When her twins were born, everything seemed to be going according to plan for Emily Duhe. “My husband and I wanted lots of kids, and we were so happy to start a big family,” she recalls.
Within a couple of months, though, it was clear that one of the twins, Allie, was in trouble. “We brought her to the hospital thinking she had pneumonia,” Emily says.
“That’s when they found multiple defects in her heart.”
It’s a familiar story. Margaret Narolis’ son Logan was also born with a major heart defect. “When Logan was born we were told he’d need to have multiple surgeries to reconstruct his heart,” she says.
The two families, separated by thousands of miles—the Duhes live in Louisiana, the Narolises in upstate New York—both came to Boston Children’s Hospital looking for better treatment options for their children’s damaged hearts.
Fortunately, they found what they were looking for.
Logan and Allie are now part of a small group whose hearts are beating with the help of a new expandable replacement valve—one that essentially can be made to grow as they do.
Both children had damaged mitral valves, a key part of the heart’s machinery. This one-way valve helps move oxygen-rich blood into the left ventricle; from there, it gets pushed out to the rest of the body. Surgeons need to repair malfunctioning mitral valve for proper health, but the surgery poses a unique set of challenges.
“In some ways, repair of the mitral valve is still more of an art than a science,” says Sitaram Emani, MD a pediatriccardiac surgeon at Boston Children’s. “It is structurally challenging from a surgical standpoint, and there are a lot of critical structures very close to it that restrict what you can do.”While surgeons prefer to fix a child’s existing mitral valve if they can, sometimes it’s just beyond repair, and replacing the valve becomes the only option. But replacement isn’t necessarily a one-shot deal.
“Children often outgrow a prosthetic valve within months to years after implantation, requiring multiple replacements over time,” Emani explains. And multiple replacements means more surgeries, both a huge expense and a huge strain on a child’s growing body. Furthermore, there are no commercially available valves small enough to use in infants and newborn children.
Emani wanted to find a solution for kids, particularly infants, who need a new mitral valve, but one that could be made to grow with the child, sparing them multiple surgeries. What he came up with was a modified version of what’s called the Melody valve. It’s an expandable prosthetic valve originally designed as a replacement for the pulmonary valve (the valve that controls blood flow from the heart to the lungs).
While the Melody is meant to be used at its full size, Emani noted that it still functions even when only partially expanded, opening the door to using it in infants and babies. By trimming the valve and cinching it down to its smallest size, Emani has been able to replace Logan and Allie’s mitral valves, as well as those of three other infants, with Melody valves—marking the first time this valve has been used for mitral valve replacement.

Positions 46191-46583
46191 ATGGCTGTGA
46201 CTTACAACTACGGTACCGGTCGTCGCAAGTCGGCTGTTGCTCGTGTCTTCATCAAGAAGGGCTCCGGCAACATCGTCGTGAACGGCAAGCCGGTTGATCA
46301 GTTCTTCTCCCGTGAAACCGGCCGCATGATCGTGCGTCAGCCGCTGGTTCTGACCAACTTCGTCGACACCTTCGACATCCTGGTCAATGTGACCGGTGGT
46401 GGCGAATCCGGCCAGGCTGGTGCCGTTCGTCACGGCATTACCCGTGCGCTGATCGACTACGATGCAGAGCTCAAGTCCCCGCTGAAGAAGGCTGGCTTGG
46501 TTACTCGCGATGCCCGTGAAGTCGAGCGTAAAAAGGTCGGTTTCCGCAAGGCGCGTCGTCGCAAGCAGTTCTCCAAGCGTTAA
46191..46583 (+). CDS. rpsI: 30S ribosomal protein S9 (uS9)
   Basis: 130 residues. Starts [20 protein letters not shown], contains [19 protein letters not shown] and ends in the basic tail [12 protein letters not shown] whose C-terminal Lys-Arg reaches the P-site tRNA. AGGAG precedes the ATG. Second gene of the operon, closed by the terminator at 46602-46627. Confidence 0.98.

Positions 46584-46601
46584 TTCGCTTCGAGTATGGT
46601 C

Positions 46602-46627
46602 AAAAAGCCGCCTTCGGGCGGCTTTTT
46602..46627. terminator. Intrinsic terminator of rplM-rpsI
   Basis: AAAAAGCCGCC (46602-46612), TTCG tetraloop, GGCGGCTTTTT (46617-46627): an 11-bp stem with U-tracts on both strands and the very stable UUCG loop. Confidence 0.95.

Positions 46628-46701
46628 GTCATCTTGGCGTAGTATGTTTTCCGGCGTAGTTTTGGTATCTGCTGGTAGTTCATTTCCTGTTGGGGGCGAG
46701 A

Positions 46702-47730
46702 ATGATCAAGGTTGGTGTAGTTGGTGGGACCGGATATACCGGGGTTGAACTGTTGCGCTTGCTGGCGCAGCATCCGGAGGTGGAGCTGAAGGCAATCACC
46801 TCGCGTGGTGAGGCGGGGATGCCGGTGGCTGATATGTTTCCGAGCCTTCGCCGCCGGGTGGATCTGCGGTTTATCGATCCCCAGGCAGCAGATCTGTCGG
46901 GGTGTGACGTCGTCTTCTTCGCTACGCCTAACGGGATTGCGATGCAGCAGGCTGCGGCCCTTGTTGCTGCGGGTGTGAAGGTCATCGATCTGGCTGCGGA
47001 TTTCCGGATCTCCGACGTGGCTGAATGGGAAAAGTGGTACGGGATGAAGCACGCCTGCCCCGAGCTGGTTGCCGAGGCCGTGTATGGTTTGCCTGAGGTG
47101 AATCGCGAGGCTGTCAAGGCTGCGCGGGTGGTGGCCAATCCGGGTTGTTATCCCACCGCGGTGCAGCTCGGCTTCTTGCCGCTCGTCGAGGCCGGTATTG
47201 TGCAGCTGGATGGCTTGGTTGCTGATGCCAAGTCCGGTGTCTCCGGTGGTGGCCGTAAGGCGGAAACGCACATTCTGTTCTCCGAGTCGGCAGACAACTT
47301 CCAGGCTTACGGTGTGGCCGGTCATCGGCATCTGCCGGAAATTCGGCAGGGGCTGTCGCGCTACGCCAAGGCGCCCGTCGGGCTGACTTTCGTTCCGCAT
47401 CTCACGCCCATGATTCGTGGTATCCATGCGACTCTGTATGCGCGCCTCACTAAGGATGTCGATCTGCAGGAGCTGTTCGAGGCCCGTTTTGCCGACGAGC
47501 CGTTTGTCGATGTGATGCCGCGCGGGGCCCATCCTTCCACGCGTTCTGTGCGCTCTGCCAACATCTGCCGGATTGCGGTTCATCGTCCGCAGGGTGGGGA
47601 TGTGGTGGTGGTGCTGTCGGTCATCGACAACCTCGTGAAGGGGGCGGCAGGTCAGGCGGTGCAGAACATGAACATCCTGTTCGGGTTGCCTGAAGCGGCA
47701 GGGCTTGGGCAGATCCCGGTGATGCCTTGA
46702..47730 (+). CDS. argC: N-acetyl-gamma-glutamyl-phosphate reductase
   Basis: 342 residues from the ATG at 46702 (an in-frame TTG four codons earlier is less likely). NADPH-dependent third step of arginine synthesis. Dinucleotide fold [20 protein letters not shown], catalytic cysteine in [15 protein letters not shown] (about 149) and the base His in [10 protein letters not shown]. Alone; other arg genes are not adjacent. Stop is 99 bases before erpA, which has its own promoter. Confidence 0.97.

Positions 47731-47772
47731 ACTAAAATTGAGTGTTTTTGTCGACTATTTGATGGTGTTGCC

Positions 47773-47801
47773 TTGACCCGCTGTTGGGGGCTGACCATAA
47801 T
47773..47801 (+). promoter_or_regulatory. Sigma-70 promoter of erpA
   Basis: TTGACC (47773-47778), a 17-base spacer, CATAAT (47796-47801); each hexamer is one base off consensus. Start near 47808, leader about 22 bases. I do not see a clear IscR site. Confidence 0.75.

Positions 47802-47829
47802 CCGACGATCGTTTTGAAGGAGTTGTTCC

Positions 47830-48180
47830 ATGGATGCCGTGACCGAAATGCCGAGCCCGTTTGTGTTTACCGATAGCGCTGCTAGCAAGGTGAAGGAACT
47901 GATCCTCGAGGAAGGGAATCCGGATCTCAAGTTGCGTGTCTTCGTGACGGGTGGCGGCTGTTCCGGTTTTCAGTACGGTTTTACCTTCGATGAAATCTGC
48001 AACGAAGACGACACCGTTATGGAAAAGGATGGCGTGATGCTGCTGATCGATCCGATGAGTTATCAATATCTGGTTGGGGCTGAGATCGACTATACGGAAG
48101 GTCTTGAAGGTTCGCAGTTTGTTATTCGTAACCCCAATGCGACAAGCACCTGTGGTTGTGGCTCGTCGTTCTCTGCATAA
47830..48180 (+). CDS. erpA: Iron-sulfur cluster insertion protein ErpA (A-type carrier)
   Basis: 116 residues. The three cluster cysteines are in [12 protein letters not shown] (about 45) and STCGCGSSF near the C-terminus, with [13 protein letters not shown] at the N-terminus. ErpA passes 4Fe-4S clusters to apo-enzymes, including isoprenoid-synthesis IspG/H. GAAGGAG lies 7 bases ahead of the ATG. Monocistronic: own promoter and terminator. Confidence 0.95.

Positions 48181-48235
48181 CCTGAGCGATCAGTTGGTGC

For both Allie and Logan, the modified valve helped them keep their whole hearts. And the change since their valve replacements has been remarkable.
“By Allie’s third surgery, her skin was grayish, she looked really unhealthy,” Emily says. “After Dr. Emani put the new valve in, she was pink and smiling. And a few weeks later, the team was able to expand her valve to fix a leak just by using a catheter, instead of having to carry out another surgery.
“When we first took her back to her cardiologists here, they didn’t recognize her because she looked so healthy,” she adds.
“Logan got his valve nine and a half months ago,” says Margaret. “It’s the longest he’s gone without having to go to the hospital or have surgery. He’s 25 months old now, and he’s doing the best he’s ever done.”
Neither child is completely out of the woods, but their futures look bright. “The doctors back home told us that she might only live to her teens,” Emily says of Allie, who is now nearly 2. “The doctors at Boston Children’s have never talked about mortality.” Both families are also relieved that by opting the modified Melody and not a mechanical replacement valve, they’ve avoided the need for blood thinners and the complications that come with them.
“By going this route, we could potentially leave the modified valve in place until a patient reaches adulthood, reducing the number of operations and the risk of lung swelling related to valve leakage,” Emani says. “And as these patients grow, we can expand the modified valve by cardiac catheterization It’s much less invasive than open-heart surgery and requires less recovery time.”